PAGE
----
You know that scene in The Wizard of Oz where the witch is melting?
My brain feels like that.
See, I just finished a book that I've been working on for 15 months. (That's one month less than the entire time I've lived in Boston, to put that in perspective for you.) And it is joyous feeling, knowing that you've told someone's story. That you started something--and finished it! Because some days while you're drafting it feels as if you never will. I know I feel that way all the time. It's almost impossible to be a writer and have things NOT feel impossible.
I blame the waiting. Writing involves a lot of waiting. There are tons other people in the world who talk about the correlation between writing and waiting. In fact, if you google various versions of "writers/writing" and "waiting" you get "about 181,000,000 results (0.23 seconds)". LOTS of people have things to say on waiting.
It's such a popular topic because writing is a test of patience.
Slushing through words can feel like torture. Finding the right ones to tell a character's story to someone else. Building a world. Prioritizing life so you CAN write. Computers, jobs, the cute shows on TV and the weather ALL test a writer's patience. And that's before you have agent, while you have an agent and forever until you die.
No one likes tests. But where writing is concerned, I think waiting is the best kind of test we can face. Why? Simple: It proves how much you want it.
Waiting is part of life. Someone somewhere said: "Between the wish and the thing lies the waiting."
Between what you want and what you have (what you can have) you always have to wait. How do you survive the waiting?? Passion.
The passion that you have for writing will be the only thing that overcomes all the rest of life. The stories, the characters...all of it. That's what matters most. Because honestly, you can wait forever for the "right" story, the "right" agent, the "right" timing and never get it. I like to think that the waiting part is what weeds out the people who are serious about writing, who can't function without it--and those who are only in love with the idea of writing. If you can't wait for something then how much do you really want it? How willing are you to work 15 months and 6 rewrites for one book? How long will you wait to get the thing you want--a few months, a few years, decades? What are you willing to give up so what you want becomes a reality?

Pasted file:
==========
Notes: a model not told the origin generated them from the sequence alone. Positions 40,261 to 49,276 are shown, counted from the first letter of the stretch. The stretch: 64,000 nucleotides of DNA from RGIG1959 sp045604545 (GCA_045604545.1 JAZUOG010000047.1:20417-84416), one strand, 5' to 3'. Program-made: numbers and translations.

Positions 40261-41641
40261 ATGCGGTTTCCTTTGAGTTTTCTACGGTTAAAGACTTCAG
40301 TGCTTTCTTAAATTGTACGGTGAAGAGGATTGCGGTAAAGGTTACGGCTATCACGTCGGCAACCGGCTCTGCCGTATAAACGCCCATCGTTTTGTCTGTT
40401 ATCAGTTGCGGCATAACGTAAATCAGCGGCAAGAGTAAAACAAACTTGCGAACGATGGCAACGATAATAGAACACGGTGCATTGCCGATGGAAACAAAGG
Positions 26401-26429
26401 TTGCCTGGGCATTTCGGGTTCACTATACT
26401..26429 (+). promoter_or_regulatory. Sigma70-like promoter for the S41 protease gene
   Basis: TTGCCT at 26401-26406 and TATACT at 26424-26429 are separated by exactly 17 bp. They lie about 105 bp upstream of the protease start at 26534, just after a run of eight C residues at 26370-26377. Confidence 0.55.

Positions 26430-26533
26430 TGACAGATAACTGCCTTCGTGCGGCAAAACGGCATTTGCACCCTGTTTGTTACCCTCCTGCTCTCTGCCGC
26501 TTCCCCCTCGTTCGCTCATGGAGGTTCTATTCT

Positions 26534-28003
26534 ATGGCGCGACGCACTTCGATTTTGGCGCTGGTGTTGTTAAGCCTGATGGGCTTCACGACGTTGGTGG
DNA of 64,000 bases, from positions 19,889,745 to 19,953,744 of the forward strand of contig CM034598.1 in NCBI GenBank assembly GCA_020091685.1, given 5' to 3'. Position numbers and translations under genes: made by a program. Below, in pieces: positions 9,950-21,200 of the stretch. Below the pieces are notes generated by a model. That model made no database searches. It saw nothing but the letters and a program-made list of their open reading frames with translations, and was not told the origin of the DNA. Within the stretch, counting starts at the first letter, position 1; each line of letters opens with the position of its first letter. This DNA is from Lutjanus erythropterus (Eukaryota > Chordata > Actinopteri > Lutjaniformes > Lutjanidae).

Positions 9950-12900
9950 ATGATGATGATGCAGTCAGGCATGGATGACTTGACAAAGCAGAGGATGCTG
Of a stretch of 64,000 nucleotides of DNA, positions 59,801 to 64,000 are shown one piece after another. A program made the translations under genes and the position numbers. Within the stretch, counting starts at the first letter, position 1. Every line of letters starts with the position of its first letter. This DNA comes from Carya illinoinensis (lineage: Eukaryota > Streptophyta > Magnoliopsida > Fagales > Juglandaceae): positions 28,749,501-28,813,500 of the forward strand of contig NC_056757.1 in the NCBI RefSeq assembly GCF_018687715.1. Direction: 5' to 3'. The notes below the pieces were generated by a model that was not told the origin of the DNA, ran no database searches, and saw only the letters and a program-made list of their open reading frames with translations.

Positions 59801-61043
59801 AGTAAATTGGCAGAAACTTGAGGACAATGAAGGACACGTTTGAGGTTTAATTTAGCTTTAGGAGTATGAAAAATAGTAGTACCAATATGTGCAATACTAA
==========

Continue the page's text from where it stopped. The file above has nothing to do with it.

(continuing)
Waiting is good. It lets you think about what you're doing. Why you're doing it. What you want out of it. It's like marriage--do most people wake up and meet someone on the street and marry them in the same day? No way! That'd be crazy. You wait. You get to know each other. You make sure it's someone you love, someone you support and get along with, someone you can't live without. It's a process like everything else.
Writing is a test of patience, of passion, of hope. There's a lot of waiting involved, but the old cliche says the best things in life are worth waiting for.
I certainly hope the old cliche is right because I'm waiting. Luckily, I don't have to wait alone. There are 181,000,000 other people who have waited and are waiting.
Patience is waiting. Not passively waiting. That is laziness. But to keep going when the going is hard and slow - that is patience.
Patience is the art of hoping. ~Marquis De Vauvenargues
The three P's of success: passion, persistence and patience. ~Doug Bronson
Seek patience and passion in equal amounts. Patience alone will not build the temple. Passion alone will destroy its walls. ~Maya Angelou